WATKINS GLEN, N.Y. – "You wrecked me!"
"It was an accident."
Welcome to the prickly world of Kurt Busch and Jimmie Johnson, who just can't seem to stay out of each other's way on the racetrack.
Ever since Busch chanted "anyone but the 48" after Johnson drove his Hendrick Motorsports Chevy past Busch to win at Bristol in the fifth race of the Sprint Cup season, it's almost been nobody but the 48 when the two have gotten close to each other on the track.
When Busch bumped Johnson out of the way to take the lead in the closing laps at New Hampshire in June, Johnson caught Busch, put a little bump on his No. 2 Penske Racing Dodge and slipped his No. 48 underneath with two laps to go, and won for the fifth time to tie Denny Hamlin for the series lead in victories.
"I don't want people to think, 'Oh, I can knock the 48 out of the way because he's not going to wreck me,'" Johnson said after the race.
Last week at Pocono, it got worse when Johnson caused a stunning late-race crash that collected Elliott Sadler, Clint Bowyer and Busch. Replays showed the 48 appearing to hit Busch's blue No. 2 from behind. Busch's car swerved in front of Bowyer's Chevy before slipping sideways into the infield grass and smashing into the infield barrier.
Busch walked away, the race was halted for 20-plus minutes while workers cleaned up extensive debris and welded the barrier back together, and after getting checked out by medics, Busch pointed blame straight at the number he has come to despise.
"I wrecked on the straightaway. Jimmie Johnson drove straight through us," he said.
Johnson called Busch on Monday to talk, and the two say they've put the incidents in the rearview mirror.
"It was a racing incident and I hate that over the last year or two there have been a lot of those racing incidents, and he has certainly been on the losing end of that situation," Johnson said between practices for Sunday's Cup race at Watkins Glen International. "It is nothing intentional and nothing I have against him. He and I joked on the phone that we have these magnets we can't get rid of."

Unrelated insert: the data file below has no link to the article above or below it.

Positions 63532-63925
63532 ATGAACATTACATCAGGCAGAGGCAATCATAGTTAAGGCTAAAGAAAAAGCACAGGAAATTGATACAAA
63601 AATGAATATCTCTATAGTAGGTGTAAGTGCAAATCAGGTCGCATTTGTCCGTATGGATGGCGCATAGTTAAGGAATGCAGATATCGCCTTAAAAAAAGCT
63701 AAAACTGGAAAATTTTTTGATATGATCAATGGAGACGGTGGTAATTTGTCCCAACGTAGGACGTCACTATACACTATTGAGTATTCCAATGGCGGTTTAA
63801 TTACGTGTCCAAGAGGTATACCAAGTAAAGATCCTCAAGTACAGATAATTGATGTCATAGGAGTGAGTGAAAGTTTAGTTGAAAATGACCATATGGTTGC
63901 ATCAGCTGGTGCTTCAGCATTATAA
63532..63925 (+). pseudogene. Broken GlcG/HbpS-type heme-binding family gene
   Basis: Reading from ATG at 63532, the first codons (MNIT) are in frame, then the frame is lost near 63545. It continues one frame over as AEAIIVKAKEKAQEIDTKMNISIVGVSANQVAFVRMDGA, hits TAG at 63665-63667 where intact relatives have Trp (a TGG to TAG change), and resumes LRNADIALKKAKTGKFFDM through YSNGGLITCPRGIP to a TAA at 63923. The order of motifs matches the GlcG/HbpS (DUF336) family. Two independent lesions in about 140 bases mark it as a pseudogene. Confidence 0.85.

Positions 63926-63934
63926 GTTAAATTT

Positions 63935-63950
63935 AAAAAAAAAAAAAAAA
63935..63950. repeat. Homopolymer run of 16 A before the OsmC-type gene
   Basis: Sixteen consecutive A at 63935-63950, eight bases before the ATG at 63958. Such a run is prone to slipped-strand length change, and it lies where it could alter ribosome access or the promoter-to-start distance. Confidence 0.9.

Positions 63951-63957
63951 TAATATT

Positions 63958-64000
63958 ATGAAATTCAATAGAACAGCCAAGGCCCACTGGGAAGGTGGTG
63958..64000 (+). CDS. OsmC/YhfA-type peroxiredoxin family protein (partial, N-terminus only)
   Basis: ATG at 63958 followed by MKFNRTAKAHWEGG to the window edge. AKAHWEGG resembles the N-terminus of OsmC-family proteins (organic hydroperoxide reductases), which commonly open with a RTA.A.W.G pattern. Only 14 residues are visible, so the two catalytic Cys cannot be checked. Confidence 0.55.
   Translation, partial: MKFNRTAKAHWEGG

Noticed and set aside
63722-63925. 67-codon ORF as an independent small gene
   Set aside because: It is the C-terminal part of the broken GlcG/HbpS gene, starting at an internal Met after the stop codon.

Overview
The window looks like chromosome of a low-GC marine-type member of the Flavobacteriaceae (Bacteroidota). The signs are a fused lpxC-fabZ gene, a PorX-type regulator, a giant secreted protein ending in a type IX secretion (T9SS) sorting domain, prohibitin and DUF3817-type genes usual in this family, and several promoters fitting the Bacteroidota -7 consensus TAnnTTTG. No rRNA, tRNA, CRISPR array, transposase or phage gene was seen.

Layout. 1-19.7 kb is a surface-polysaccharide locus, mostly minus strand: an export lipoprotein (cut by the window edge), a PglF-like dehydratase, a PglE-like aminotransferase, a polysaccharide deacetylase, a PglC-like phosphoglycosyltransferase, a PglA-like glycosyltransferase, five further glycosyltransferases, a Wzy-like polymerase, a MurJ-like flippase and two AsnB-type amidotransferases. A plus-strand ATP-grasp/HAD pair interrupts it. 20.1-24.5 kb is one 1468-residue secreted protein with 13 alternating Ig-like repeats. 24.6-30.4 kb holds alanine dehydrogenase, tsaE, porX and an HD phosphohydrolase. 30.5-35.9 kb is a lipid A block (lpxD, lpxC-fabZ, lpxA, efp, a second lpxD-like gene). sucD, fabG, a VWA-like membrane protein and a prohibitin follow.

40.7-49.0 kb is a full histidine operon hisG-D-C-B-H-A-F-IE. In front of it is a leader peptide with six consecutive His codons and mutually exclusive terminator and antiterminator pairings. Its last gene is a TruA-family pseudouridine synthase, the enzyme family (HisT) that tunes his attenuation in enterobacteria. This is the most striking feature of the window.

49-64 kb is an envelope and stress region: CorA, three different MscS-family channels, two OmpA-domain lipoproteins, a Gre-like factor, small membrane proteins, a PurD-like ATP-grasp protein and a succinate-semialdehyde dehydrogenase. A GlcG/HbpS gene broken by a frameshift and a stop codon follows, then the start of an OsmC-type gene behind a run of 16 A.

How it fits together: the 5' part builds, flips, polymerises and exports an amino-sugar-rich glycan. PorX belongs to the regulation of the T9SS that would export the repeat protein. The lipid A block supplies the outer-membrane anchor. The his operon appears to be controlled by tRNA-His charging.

"I may not intentionally try to wreck him," Busch said. "It's tough to put it behind me because I look at the wrecked race cars I have at the shop, where he goes to his shop and all those cars are pretty and clean. We've got a high car count of wrecked cars over at our shop and those guys on the 48, and even (Johnson's teammate) Jeff Gordon, with what he did to us at Sonoma, it's been definitely a one-way street right now."
Late in the June race on the road course at Sonoma, Gordon and Busch were running side by side near the front when Gordon knocked the No. 2 off the racing surface. Busch, who had a similar confrontation with Johnson at Sonoma the previous year and finished 11 places behind the 48, finished 32nd after starting third.
Busch, a solid sixth in the standings with two wins, said his team was struggling with getting the damaged cars turned around quickly enough and has been hearing it from his crew.
"I feel bad for all the guys," Busch said. "At the same time, it's tough when they're texting me, 'Hey man, we need to go wreck that guy. We need to put him on his lid,' and have to manage everything.
"Ultimately, it comes down to the drivers down on the track knowing when someone crosses the line or not. Johnson and I are fine. It's tough when we have three (wrecks) against nothing right now."
Busch has worked hard to improve his image since he won the Cup title in 2004, beating Johnson by just eight points in the closest championship in series history, and credits Roger Penske for much of the transition.
And he likes where he is.
"The guys at Hendrick are pretty boys and they get on "People" Magazine covers and that's their job," Busch said. "My job is to go out and race cars, and that's what I focus on. If the roles were reversed and the 2 car wrecked the 48, I would have been hung. I would have been lynched at the gates for wrecking a four-time champion. But if the roles were reversed, I wouldn't have bumped the 48 in that fashion and both of us would have continued on and ended up with good results."
Watkins Glen has seen its share of dustups and wrecks since the Cup series began racing here 25 years ago. Johnson said he doesn't expect anything to happen with the No. 2 on Sunday.
"There is a good rivalry there and a lot of hard racing that we have been able to race against each other over the years," Johnson said. "But I don't see it being any more than that. I hope that everything goes away. I have nothing against him. I'm just going to stay away from him as much as I can."
"We'll both try and put it behind us," said Busch, who will start in fifth, just four spots ahead of Johnson.